These 5 small entryway ideas from Sweeten renovations make a big first impression
Everyone assumes the kitchen is the place to make a design statement in the home. While this is true, it is important not to forget another area: the entryway. It is the first—and last space—you see when entering and exiting your home. You want it to be a good balance of form and function.
However, not everyone has spare footage to work with. Fortunately, ar small entryway doesn’t have to lack in style! Take these 5 different, design-forward small entryway ideas by Sweeten contractors. They show how to make the most of this valuable real estate in the home—no matter how large or small the square footage.
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Idea 1: Enlarge a small entryway area
For a 1,800-square-foot apartment in Manhattan’s Upper West Side, a couple hired architect Jessica Wetters to re-envision the space. It was a full-gut job that updated the kitchen, master bedroom, living area, and bathroom. You might expect with all that work to be done, they wouldn’t be thinking about the entrance. But not these homeowners! Luckily, it was a simpler job since they were gutting the rest of the house anyway. The result is an enlarged area that is big enough for a comfortable and convenient bench, as well as a floating shelf for essentials.
Laura and Randy had a vision when they put an offer on their Upper East Side co-op. It was to reconfigure the layout to be more functional. A key idea in the plan was to re-do the small entryway. “We knew we wanted to extend the entryway as it was incredibly narrow with two closets on either side of the front door,” says Laura. “We decided to keep the larger walk-in and remove the smaller one and create a place that was pretty but also functional.” The stunning geometric wallpaper in the space also makes a statement.
Idea 2: Use wallpaper to make a statement
Jessica and Alex had rented for six years before buying an 800-square-foot co-op in the Chelsea section of Manhattan. They were thrilled to have a space to call their own but they needed it updated to make it feel like home. They remodeled the galley kitchen and the bathroom and also reconfigured a few closets. But they knew the entryway needed some TLC as well. To give it visual interest, they put up wallpaper. “The subtle raffia gives texture and depth to the walls,” said Jessica. “We chose materials that would stand the test of time from both an aesthetic and durability standpoint.”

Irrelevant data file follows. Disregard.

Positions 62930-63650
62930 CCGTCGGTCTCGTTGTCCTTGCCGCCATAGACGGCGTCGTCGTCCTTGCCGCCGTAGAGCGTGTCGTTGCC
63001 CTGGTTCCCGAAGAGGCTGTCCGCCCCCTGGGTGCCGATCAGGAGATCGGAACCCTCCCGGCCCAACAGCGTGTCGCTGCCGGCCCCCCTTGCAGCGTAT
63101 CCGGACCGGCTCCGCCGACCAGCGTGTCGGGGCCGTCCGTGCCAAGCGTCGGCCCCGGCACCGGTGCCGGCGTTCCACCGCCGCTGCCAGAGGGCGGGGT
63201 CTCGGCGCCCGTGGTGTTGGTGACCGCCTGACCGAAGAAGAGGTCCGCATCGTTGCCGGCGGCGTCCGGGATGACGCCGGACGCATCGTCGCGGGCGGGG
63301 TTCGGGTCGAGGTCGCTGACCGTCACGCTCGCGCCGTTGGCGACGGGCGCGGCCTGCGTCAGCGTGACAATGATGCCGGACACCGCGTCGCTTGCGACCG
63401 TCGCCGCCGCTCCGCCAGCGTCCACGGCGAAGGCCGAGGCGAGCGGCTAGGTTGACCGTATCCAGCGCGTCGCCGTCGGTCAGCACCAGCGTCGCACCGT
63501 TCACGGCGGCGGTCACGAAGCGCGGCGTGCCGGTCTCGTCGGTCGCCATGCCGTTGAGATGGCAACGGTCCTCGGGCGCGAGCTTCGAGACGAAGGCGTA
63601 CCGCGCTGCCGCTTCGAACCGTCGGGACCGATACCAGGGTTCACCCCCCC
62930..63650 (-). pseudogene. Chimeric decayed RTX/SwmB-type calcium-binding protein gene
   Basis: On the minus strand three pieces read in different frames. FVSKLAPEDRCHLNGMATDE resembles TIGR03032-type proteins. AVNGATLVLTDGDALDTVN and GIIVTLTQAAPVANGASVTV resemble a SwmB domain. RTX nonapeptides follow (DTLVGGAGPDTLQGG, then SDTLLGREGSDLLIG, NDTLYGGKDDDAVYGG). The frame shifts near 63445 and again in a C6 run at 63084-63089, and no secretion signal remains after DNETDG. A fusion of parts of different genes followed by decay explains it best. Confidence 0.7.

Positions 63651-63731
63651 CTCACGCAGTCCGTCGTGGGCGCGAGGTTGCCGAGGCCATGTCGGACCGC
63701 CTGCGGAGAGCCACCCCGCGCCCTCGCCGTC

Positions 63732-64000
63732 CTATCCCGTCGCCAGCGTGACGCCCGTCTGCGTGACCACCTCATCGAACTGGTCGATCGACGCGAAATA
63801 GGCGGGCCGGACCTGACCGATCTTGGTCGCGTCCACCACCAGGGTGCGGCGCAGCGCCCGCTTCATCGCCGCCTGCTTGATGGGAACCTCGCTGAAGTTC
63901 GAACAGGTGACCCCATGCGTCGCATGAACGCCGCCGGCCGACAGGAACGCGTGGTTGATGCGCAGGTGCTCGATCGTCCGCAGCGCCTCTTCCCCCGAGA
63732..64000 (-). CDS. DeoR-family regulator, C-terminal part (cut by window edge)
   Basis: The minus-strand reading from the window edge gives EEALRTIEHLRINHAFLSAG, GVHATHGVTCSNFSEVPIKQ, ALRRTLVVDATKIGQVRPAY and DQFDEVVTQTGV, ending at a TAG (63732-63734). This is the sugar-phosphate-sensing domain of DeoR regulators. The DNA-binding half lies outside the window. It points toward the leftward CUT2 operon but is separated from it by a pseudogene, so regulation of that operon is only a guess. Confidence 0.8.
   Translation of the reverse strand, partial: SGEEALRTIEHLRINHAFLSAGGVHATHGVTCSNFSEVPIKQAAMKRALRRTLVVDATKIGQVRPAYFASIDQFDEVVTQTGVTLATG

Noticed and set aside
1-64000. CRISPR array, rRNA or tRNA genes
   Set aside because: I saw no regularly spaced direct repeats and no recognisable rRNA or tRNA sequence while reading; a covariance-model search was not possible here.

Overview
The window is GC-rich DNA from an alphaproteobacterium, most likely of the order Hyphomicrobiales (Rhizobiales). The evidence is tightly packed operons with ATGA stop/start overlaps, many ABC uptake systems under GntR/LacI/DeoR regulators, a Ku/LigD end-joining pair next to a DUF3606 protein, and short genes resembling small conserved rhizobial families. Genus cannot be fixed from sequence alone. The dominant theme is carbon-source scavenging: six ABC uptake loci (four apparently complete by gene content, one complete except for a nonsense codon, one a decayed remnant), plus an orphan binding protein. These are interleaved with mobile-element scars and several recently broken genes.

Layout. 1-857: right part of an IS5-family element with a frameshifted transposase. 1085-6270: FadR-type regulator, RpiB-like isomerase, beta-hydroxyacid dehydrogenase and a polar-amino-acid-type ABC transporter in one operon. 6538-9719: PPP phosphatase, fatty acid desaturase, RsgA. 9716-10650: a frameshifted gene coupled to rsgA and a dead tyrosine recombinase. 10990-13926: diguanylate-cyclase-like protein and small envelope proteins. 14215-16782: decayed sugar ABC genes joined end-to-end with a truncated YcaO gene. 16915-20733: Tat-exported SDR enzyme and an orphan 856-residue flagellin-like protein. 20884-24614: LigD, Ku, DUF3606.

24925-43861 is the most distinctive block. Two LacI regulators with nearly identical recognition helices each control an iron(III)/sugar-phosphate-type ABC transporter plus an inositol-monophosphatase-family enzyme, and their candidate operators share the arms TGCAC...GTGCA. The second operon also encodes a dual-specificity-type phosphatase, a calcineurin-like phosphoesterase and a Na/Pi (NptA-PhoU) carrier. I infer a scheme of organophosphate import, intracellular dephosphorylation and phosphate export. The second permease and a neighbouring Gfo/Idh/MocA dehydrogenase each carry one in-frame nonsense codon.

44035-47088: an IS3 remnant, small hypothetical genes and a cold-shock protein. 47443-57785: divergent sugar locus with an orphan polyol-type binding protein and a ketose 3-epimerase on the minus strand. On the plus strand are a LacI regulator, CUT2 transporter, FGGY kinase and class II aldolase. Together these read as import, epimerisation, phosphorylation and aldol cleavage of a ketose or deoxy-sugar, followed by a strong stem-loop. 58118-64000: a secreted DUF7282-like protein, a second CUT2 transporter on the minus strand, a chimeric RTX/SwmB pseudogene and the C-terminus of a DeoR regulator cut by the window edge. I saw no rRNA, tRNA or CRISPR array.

For media executive Jenifer Herrmann and her partner Mitzie Wong (co-founder of creative design firm Roar + Rabbit), wallpaper was also the way to make a statement in their newly renovated entryway. They added Rhye wallpaper in hand foil and completed the look with a round mirror from Serena & Lily and a console from West Elm—elements that complemented the natural theme.
Idea 3: Combine function + design accents
Not everyone has the luxury of having an entryway closet to store shoes and coats. For, Tina, a designer, and her husband, Andrew, that was the challenge. Their 1930s co-op in Sunnyside, New York, needed a complete overhaul. But even with the re-imagining, they didn’t have room to “deck out” the entryway. Their idea for the small entryway lacking storage was mixing form with function. They added a small bench and hooks to drop their bags and hang their coats and set them against a shiplap background. “We love the clean lines and texture of details of the shiplap,” said Tina.
For Erin and Chris, their three-bedroom, two-bath co-op in a post-war, 1950s building also lacked storage at the entry. To remedy, they installed a bench with storage bins underneath and overhead. They spruced it up with wicker baskets and added a floating shelf and metallic mirror to the adjacent wall.
Idea 4: Add a statement piece
John had rented for many years so he decided to start building equity. He bought a 1,200-square-foot apartment on Park Avenue in New York City, with gorgeous views of the Big Apple. He enlisted architect Aurora Farewell to help rework the layout and add professional touches to make the place come together. For the entryway, they wanted to add a sense of drama. To achieve this, they hung a large round mirror that engulfs most of the wall and included a minimalistic, multifunctional wood bench.
Idea 5: Make the entryway space do double duty
Chris and Jeremy didn’t intend to do a major renovation so soon. However, when the water damage from a leaky apartment above came to a head, they decided to not only fix the bath but proceed with a larger home renovation. They updated their kitchen, bathroom, and living space.
They also knew the foyer presented a unique opportunity if re-designed correctly. It was too small to do much with but large enough to be wasted space if empty. “We decided on a full-height bookcase that’s only 8-inches deep and it holds loads more than we expected,” said Jeremy. “On the opposite side, our general contractor fitted narrow custom cabinets to serve as a bar.” Art lights hang over tall mirrors to give the space an art display vibe.
Enjoying these small entryway ideas? Find another stylish entryway in this Brooklyn co-op.
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